How many lottery picks will adidas sign?


    Last year they signed 4 of the top 6. Let’s see how many they snag this year. If Nike has the NBA contract for apparel and adidas is snatching up individual players, wouldn’t the influence in steering players to schools be advantage adidas? Might there be some influence by Nike on the league in regards to increasing the salary cap this year? As people have pointed out LeBron’s true value to the team is probably in the realm of 60+ million which cannot be realized with the current cap and the majority of his income comes from endorsements, unlike Renaldo and Messi. Having secured the uniform contract with promises by Silver to peddle their gear internationally as he attempts to add international teams to the league, it seems Nike has very much hitched their international expansion efforts to those of the league.

    Just where will the salary cap end up? ESPN postulates that the immediate salary cap increase will result in one more max contract per team. While this may be the case for some teams and that added flexibility will certainly be there, I think that for teams with top tier stars, the effect will more likely be just greater compensation by the league. I also think stories like Dwyane Wade and the Heat being at odds because of sacrificed millions in order to recruit Bosh and LeBron is causing some pressure on the league to compensate big names so this talent bunching can continue. My guess is that while this current round of salary cap hikes are supposedly associated with the new TV contract, future contracts will be “just because” from the league.

    I also think that adidas will be willing to throw some pretty large contracts at select lottery picks each year and this will make it more financially imperative for top flight kids to go early in the draft.

    I’m sure I’m overlapping previous posts on the matter. It seems there are plenty of angles left to explore.

  • @approxinfinity

    Adidas had the NBA contract and pretty much gave it up. Most people do not know or care who has the NBA uniform contract since it is all about shoe endorsements and player can and do wear whichever shoe they want.

  • @JayHawkFanToo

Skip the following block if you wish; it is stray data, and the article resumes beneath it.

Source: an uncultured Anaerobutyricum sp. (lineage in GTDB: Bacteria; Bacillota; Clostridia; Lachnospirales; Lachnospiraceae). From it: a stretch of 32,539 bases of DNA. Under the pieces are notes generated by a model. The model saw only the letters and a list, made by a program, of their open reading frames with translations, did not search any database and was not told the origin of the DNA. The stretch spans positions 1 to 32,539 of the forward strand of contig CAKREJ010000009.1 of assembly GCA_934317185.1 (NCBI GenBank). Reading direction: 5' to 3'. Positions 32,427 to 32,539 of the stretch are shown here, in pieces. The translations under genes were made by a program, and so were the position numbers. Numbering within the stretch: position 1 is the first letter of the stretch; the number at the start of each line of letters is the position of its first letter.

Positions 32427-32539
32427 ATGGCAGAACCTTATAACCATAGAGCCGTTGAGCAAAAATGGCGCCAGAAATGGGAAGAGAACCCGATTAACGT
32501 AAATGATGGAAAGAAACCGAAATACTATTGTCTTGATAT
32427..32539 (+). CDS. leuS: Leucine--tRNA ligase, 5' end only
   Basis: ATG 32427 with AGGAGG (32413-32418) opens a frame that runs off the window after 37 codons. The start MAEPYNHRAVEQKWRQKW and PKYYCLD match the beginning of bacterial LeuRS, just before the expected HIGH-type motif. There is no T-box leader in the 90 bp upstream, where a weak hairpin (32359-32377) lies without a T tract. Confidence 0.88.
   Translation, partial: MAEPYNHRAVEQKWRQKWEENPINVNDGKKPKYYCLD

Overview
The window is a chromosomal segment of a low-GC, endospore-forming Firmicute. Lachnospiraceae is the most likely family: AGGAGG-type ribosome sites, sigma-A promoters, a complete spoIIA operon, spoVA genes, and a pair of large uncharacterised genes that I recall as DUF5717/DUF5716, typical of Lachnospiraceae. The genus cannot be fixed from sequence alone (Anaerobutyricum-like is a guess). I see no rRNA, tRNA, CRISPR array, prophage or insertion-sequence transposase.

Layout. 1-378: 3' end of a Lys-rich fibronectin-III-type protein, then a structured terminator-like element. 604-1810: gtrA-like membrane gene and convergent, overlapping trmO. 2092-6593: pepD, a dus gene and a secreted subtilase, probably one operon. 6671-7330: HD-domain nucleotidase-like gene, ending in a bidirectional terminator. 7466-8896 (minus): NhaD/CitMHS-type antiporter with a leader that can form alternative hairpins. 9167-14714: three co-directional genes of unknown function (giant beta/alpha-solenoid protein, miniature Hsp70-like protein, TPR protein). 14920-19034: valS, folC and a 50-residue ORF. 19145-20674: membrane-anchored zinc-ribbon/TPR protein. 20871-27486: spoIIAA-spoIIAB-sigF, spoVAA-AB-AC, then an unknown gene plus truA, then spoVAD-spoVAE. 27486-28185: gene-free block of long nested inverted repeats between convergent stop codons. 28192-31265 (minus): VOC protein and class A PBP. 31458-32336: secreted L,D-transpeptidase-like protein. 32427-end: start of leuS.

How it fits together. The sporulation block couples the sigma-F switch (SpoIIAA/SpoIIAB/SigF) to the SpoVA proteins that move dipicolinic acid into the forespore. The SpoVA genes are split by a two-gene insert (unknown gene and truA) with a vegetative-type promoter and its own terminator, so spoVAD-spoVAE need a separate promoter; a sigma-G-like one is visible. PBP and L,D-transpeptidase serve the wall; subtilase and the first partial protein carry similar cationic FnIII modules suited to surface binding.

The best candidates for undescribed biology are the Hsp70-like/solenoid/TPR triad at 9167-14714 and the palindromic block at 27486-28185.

It’s hard to get a read whether it was mutual or not but it seemed to me that NBA walked away first and the adidas line about taking another approach while maybe partially true was in large part damage control.

    The NBA told Adidas last week it was opening up to new partners for the next contract, a source familiar with the process said, adding that Adidas’s falling market share and upcoming chief executive change were behind that decision.

  • @approxinfinity

    This business publication has a different take and indicates that Adidas walked away. They were paying $400M for little exposure and now Nike will pay $1B for the same thing, looks almost like a no-brainer to me and I am sure Adidas will get a lot more individual players and more exposure for the money. Just my take and I could be wrong.

  • As the NBA TV contracts go up so does the payroll. The owners must pay out 58% of the revenue to the players. Who’d of thought that a capped sport would have payrolls surpass baseball (no salary cap)?

  • @approxinfinity Very interesting indeed. Id sure like to get @jaybate-1.0 to postulate on this one.

  • Here is the link I should have included in my previous post…Link here

    Sounds like Adidas could have renewed but chose not to and decided to sign individual players instead. Like I said, since the shoes are not part of the deal, very few people know or care who makes the uniforms.

  • @Lulufulu

    First, I am out of my league so to speak speculating on the NBA. Others follow it more closely than I do, so I am told.

    So; all I can do as a Jethro Bodine-grade D1 fan, laymane and an NBA rube chewing straw by the cement pond is offer up some uninformed hypothetical speculation. To wit…

    Hypothetically speaking, how could the NBA resist Nike, if the NCAA apparently struggles to?

    Oh, well, maybe there is some way. Maybe appearances of the NCAA are not realities;that’s always a possibility.

    So: let me put it hypothetically another way, as I root around in Granny’s kitchen for some sow belly.

    I recall there are reputedly some more Nike contracted NBA players than adidas contracted players (Note: I don’t know spit about whether these contracts require one to endorse shoes and/or endorse apparel). I also don’t recall if it were as asymmetric as the shoe contracting with colleges in D1, or in the pre-college summer game reputedly is, but I recall it was reputedly a significant edge.

    Further, I recall there are also reputedly more Nike contracted superstars than adidas contracted superstars in the NBA. Again, I don’t recall the exact degree of assymetry, but I recall it was reputedly significant. But I won’t swear to any of this, because I am an NBA functional illiterate. (And ah am igggorant, tew.)

    Finally, the reigning super endorser–Lebron–is reputedly contracted with Nike, isn’t he?